Hardening Windows with EMET
EMET (Enhanced Mitigation Experience Toolkit) is a free utility that helps prevent memory corruption vulnerabilities and is designed to prevent hackers from gaining access to a system. I haven’t used it before but according to the documentation the new features are:
- Certificate Trust: Allows to detect Man in the Middle attacks that leverage fraudulent SSL certificates
- ROP mitigations: Block exploit that leverage the Return Oriented Programming exploitation technique.
- Early Warning Program: Allows enterprise customers and Microsoft to analyze the details of an attack and respond effectively.
- Audit Mode: Provides monitoring functionalities for testing purposes.
- Redesigned User Interface: Streamlines the configuration operations and provides accessibility.
Under the hood this tool performs very low-level operations and honestly I don’t know what they all mean. For me the biggest benefit was learning about advanced attacks and exploits and how to avoid them. I strongly recommend reading the user’s guide. Apparently there are many interesting attack techniques when it comes to exploiting the memory. EMET provides mitigation methods against these attacks. For instance:
- Structured Exception Handler Overwrite Protection (SEHOP): This mitigation was shipped with Windows Vista SP1 but with EMET it can be used in previous versions as well.
- Data Execution Prevention (DEP): This mitigation exists since Windows XP but applications need to be compiled with a special flag to opt-in to DEP. With EMET allows applications without that flag to opt as well.
- Heapspray allocation: “When an exploit runs, it often cannot be sure of the address where its shellcode resides and must guess when taking control of the instruction pointer. To increase the odds of success, most exploits now use heapspray techniques to place copies of their shellcode at as many memory locations as possible.”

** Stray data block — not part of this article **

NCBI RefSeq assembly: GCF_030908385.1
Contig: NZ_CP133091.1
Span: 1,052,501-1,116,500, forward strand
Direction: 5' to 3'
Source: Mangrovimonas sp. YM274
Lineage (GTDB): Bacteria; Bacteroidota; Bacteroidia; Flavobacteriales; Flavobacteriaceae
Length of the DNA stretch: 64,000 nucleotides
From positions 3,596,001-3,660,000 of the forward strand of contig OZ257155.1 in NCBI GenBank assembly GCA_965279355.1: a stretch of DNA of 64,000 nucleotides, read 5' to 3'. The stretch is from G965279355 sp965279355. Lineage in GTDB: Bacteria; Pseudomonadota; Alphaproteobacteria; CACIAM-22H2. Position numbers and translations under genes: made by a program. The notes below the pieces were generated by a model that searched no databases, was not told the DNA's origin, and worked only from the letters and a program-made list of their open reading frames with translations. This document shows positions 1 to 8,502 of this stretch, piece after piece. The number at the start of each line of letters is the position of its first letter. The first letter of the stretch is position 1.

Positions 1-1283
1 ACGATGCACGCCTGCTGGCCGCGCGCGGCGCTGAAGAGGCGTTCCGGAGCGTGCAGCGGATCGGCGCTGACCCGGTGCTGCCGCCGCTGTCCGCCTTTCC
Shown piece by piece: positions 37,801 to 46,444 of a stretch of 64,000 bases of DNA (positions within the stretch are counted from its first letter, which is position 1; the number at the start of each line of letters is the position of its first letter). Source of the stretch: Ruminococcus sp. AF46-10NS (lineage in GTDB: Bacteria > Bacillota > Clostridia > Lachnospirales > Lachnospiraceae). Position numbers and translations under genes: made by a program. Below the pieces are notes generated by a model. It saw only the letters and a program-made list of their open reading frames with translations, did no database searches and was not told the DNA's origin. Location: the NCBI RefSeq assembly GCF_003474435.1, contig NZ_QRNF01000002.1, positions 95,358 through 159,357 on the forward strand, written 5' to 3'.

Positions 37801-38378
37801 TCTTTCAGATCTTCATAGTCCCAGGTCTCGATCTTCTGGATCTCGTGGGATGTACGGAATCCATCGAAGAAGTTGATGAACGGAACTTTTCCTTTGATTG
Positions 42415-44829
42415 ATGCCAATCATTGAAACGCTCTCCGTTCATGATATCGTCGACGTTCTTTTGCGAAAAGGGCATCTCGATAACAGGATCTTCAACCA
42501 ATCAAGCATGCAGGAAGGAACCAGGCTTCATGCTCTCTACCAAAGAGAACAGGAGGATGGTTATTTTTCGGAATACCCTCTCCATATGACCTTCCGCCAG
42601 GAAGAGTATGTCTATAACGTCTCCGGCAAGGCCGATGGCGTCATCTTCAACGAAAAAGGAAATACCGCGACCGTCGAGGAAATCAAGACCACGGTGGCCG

- Mandatory Address Space Layout Randomization (ASLR): ASLR randomizes the address space of the loaded modules so that attackers cannot predict their locations. Like in DEP, EMET allows applications without the special flag to use this feature.
I was wondering about this feature as it’s more “visible” than the others. Basically what you do is define protected websites and pinning rules. Pinning Rule is essentially importing an SSL certificate’s thumbprint. Once you import it you create a protected website which is simply entering the domain name of the site and you associate the certificate with the site.
From now on if the certificate changes EMET displays a message like below:
Actually, I didn’t want to spend a great deal to test it first so the easiest way to test is running Fiddler (allow it to install it’s own certificate) and visit login.live.com. EMET comes with that site already configured so as soon as it notices the certificate doesn’t match its rule it fires the alarm. Looks like a nice feature but it only works with IE which I almost never use other than testing my code. Also I was expecting more fuss about it actually. It just displays the window for a few seconds and you can keep visiting the site. If for instance you were looking at something else in that brief period while the site is loading you may completely miss the fact you are being “Man-in-the-Middle”d. Overall, it’s better to have it than not having it at all I think.